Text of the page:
For each section, you can score between 200 - 800 so for the overall test, you can score between 400 - 1600.


    Sample conversion chart by collegeboard.org


    The calculation of the test score is a bit tricky. First, a raw score (actual number of questions that you get right) is found. Then the test score (between 10 and 40) of the Reading and Writing and Language section is added. The sum is then multiplied by 10. That is your section score for EBRW. For the Math section, the corresponding score on the chart is the section score. The total score of the test is calculated by adding the two section scores.


    Confusing, right? Let’s take an example where Sonia appears for the SAT and gets a raw score of 42 (she got 42 answers correct). According to the conversion chart, her test score for Reading is 34 and 38 for Writing and Language. Upon adding the two test scores, she gets a score of 72. Now, when she multiplies 72 by 10, she gets a section score of 720.


    Similarly, her Math section score is 630 according to the conversion chart. To calculate the total score that she received on the test, she adds the two section scores (720+630) and hence gets a total score of 1350.




    • Terms you should know

    College Board - College Board is the organization that conducts the SAT. It is the manager of the test and provides great resources for understanding the application process and provides information about the test structure, scoring, and tips for writing the test. The scores of the test are released on College Board’s website and it can also send your test scores to your chosen colleges.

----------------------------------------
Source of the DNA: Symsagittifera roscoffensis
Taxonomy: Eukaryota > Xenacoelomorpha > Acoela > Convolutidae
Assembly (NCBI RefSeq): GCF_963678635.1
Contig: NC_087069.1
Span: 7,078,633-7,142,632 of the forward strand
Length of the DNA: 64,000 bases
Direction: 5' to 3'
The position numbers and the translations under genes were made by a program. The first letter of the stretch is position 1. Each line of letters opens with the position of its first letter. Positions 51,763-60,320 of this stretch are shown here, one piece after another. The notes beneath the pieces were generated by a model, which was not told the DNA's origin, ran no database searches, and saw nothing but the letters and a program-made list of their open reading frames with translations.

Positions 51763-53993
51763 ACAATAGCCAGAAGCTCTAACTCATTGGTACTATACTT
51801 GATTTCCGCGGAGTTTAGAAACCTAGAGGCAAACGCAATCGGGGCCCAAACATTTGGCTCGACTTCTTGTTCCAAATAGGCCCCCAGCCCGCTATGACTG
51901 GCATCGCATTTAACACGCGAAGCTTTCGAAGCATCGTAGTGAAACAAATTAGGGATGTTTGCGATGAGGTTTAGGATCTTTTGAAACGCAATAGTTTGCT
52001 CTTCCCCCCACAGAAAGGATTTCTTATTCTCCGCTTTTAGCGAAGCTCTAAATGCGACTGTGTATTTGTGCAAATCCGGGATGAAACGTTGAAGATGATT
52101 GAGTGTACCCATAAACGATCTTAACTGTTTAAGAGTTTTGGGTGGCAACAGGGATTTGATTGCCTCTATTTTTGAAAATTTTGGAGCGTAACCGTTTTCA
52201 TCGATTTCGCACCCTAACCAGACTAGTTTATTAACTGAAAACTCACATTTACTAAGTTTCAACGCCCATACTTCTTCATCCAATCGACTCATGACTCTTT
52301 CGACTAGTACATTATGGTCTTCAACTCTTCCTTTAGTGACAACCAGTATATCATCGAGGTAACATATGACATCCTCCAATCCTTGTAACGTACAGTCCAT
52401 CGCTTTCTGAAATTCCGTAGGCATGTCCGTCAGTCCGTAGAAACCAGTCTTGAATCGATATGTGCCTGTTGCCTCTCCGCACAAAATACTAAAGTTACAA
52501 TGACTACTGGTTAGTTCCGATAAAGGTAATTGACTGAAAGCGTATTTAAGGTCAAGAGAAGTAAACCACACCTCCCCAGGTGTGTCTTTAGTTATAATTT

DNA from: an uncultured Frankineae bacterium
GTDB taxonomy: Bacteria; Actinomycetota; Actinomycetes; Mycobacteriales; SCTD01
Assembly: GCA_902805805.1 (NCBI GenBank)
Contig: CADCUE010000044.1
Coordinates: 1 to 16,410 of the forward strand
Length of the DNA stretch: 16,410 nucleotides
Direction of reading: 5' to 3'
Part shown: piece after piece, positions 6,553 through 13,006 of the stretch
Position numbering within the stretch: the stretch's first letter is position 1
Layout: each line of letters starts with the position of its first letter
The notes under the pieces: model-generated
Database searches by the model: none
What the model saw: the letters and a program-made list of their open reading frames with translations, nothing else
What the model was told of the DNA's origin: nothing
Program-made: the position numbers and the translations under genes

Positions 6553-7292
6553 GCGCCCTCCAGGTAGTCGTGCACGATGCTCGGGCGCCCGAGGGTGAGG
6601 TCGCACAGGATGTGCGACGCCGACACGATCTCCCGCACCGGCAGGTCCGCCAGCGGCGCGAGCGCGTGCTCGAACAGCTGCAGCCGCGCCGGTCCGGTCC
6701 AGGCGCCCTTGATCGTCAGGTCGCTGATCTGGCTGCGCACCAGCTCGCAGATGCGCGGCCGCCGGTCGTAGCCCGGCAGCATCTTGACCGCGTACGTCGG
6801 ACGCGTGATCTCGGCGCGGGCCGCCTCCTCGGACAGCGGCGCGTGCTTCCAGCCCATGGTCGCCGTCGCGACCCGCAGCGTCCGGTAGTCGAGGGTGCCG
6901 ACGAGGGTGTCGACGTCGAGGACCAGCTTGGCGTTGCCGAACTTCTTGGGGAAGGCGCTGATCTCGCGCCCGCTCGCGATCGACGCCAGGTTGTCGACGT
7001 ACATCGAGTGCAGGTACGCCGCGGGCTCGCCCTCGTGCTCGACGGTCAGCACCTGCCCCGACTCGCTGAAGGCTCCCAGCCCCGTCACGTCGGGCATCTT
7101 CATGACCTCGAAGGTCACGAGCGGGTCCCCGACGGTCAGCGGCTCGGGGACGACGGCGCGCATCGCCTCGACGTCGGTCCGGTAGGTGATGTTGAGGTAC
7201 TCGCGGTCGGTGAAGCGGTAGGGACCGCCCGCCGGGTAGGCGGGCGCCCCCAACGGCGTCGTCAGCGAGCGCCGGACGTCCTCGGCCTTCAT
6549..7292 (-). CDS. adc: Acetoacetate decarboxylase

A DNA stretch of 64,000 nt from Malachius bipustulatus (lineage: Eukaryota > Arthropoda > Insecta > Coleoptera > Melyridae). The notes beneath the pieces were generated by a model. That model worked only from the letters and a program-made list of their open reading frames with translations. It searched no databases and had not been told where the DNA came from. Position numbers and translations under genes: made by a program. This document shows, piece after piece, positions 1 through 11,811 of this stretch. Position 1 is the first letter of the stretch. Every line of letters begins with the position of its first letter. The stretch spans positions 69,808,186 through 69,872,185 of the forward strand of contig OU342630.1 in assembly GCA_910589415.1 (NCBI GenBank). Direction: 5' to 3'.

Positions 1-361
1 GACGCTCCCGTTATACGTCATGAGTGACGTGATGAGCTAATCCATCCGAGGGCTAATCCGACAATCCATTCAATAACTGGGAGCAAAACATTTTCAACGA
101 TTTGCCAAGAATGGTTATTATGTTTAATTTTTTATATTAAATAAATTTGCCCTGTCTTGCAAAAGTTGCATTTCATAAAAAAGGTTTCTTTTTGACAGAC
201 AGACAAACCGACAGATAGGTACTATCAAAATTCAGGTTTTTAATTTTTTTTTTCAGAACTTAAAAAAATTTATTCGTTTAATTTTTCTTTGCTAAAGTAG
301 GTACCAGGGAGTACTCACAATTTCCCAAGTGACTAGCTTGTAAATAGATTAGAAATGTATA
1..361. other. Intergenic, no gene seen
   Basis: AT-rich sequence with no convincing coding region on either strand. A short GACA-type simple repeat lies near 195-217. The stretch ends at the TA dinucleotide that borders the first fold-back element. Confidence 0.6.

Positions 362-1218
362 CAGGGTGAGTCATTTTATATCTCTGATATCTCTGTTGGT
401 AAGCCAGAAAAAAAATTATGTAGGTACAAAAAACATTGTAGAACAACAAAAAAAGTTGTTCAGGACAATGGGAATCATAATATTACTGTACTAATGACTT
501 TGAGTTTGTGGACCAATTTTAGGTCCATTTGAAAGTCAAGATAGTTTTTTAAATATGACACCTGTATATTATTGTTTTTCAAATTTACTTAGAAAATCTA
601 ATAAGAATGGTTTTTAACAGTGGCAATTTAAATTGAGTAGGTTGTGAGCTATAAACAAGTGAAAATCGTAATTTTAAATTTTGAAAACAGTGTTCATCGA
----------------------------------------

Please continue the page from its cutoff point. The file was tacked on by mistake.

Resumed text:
ACT - The ACT (American College Testing) is similar to the SAT and many colleges prefer students take the ACT. When the SAT was redesigned, its content became similar to the ACT. Consult your colleges of choice to know which test they prefer.


    Superscore - Suppose, a student takes a test 2 times. On the first test, he scores less in the math section but more in the writing and language section, and on the second test, he gets a higher score in the math section. So, a superscore is the combination of the best section scores. Some colleges ask the students to submit the scores of all the tests that they have taken, to evaluate the superscore.



    Find 5 full-length tests, 770 questions, and detailed answers and explanations in our newly released edition of  Practice Tests for the SAT. Lastly, manage your time efficiently and don’t be dejected if you don’t clear the test in one go as there’s always a second time.